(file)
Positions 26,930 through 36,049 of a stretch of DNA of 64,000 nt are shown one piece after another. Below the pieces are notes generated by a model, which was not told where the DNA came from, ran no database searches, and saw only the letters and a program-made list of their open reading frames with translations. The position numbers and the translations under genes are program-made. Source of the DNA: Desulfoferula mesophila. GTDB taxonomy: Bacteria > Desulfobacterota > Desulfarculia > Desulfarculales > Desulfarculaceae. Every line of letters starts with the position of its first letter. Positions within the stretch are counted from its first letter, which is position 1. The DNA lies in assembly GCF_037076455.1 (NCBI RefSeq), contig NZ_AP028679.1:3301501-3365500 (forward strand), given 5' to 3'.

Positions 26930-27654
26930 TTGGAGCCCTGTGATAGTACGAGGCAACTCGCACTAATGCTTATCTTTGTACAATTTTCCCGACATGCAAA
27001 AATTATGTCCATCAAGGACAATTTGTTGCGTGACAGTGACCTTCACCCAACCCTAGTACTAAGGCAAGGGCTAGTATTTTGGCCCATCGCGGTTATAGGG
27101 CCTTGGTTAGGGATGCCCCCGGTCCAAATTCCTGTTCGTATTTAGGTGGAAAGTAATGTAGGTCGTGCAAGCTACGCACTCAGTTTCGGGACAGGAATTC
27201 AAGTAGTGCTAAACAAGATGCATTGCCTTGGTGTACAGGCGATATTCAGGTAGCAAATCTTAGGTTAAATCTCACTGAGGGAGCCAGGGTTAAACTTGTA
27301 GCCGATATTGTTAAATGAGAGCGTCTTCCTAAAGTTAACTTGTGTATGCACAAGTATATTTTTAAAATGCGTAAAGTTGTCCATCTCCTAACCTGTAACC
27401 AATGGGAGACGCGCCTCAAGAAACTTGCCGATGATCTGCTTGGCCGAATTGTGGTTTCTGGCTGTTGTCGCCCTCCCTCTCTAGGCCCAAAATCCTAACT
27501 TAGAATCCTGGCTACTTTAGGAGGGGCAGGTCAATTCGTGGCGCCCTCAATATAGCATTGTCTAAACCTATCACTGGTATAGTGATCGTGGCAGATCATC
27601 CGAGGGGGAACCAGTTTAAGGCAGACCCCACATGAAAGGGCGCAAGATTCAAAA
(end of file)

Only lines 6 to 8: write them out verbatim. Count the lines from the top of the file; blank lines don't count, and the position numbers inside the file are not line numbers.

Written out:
27201 AAGTAGTGCTAAACAAGATGCATTGCCTTGGTGTACAGGCGATATTCAGGTAGCAAATCTTAGGTTAAATCTCACTGAGGGAGCCAGGGTTAAACTTGTA
27301 GCCGATATTGTTAAATGAGAGCGTCTTCCTAAAGTTAACTTGTGTATGCACAAGTATATTTTTAAAATGCGTAAAGTTGTCCATCTCCTAACCTGTAACC
27401 AATGGGAGACGCGCCTCAAGAAACTTGCCGATGATCTGCTTGGCCGAATTGTGGTTTCTGGCTGTTGTCGCCCTCCCTCTCTAGGCCCAAAATCCTAACT